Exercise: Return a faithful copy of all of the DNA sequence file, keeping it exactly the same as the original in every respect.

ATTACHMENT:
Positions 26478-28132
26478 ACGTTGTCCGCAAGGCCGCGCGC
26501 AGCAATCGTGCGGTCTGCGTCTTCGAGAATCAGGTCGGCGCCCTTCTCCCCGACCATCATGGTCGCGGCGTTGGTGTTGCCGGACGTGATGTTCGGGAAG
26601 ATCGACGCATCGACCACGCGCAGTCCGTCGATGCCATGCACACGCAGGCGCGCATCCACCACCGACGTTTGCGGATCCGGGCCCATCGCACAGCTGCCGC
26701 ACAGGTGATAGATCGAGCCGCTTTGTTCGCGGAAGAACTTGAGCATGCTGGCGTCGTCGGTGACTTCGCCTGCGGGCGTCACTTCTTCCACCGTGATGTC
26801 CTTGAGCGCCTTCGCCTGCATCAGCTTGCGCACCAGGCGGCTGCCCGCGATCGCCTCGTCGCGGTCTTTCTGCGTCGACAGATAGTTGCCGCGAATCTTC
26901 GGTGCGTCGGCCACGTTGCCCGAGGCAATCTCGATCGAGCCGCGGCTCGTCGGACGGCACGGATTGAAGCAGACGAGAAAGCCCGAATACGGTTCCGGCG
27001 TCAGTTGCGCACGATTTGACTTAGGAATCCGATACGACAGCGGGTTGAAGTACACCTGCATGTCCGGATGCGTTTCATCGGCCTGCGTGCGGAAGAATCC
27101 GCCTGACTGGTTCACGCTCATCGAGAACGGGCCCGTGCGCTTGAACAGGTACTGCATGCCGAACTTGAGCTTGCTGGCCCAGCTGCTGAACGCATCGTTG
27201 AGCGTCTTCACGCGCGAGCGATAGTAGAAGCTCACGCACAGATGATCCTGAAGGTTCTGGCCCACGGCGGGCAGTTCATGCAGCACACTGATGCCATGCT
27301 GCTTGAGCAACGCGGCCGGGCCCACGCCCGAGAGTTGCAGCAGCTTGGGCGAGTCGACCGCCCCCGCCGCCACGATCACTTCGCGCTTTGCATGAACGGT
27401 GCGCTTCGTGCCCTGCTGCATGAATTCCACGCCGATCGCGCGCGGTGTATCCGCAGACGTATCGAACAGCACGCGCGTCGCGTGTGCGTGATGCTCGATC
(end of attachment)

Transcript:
Positions 26478-28132
26478 ACGTTGTCCGCAAGGCCGCGCGC
26501 AGCAATCGTGCGGTCTGCGTCTTCGAGAATCAGGTCGGCGCCCTTCTCCCCGACCATCATGGTCGCGGCGTTGGTGTTGCCGGACGTGATGTTCGGGAAG
26601 ATCGACGCATCGACCACGCGCAGTCCGTCGATGCCATGCACACGCAGGCGCGCATCCACCACCGACGTTTGCGGATCCGGGCCCATCGCACAGCTGCCGC
26701 ACAGGTGATAGATCGAGCCGCTTTGTTCGCGGAAGAACTTGAGCATGCTGGCGTCGTCGGTGACTTCGCCTGCGGGCGTCACTTCTTCCACCGTGATGTC
26801 CTTGAGCGCCTTCGCCTGCATCAGCTTGCGCACCAGGCGGCTGCCCGCGATCGCCTCGTCGCGGTCTTTCTGCGTCGACAGATAGTTGCCGCGAATCTTC
26901 GGTGCGTCGGCCACGTTGCCCGAGGCAATCTCGATCGAGCCGCGGCTCGTCGGACGGCACGGATTGAAGCAGACGAGAAAGCCCGAATACGGTTCCGGCG
27001 TCAGTTGCGCACGATTTGACTTAGGAATCCGATACGACAGCGGGTTGAAGTACACCTGCATGTCCGGATGCGTTTCATCGGCCTGCGTGCGGAAGAATCC
27101 GCCTGACTGGTTCACGCTCATCGAGAACGGGCCCGTGCGCTTGAACAGGTACTGCATGCCGAACTTGAGCTTGCTGGCCCAGCTGCTGAACGCATCGTTG
27201 AGCGTCTTCACGCGCGAGCGATAGTAGAAGCTCACGCACAGATGATCCTGAAGGTTCTGGCCCACGGCGGGCAGTTCATGCAGCACACTGATGCCATGCT
27301 GCTTGAGCAACGCGGCCGGGCCCACGCCCGAGAGTTGCAGCAGCTTGGGCGAGTCGACCGCCCCCGCCGCCACGATCACTTCGCGCTTTGCATGAACGGT
27401 GCGCTTCGTGCCCTGCTGCATGAATTCCACGCCGATCGCGCGCGGTGTATCCGCAGACGTATCGAACAGCACGCGCGTCGCGTGTGCGTGATGCTCGATC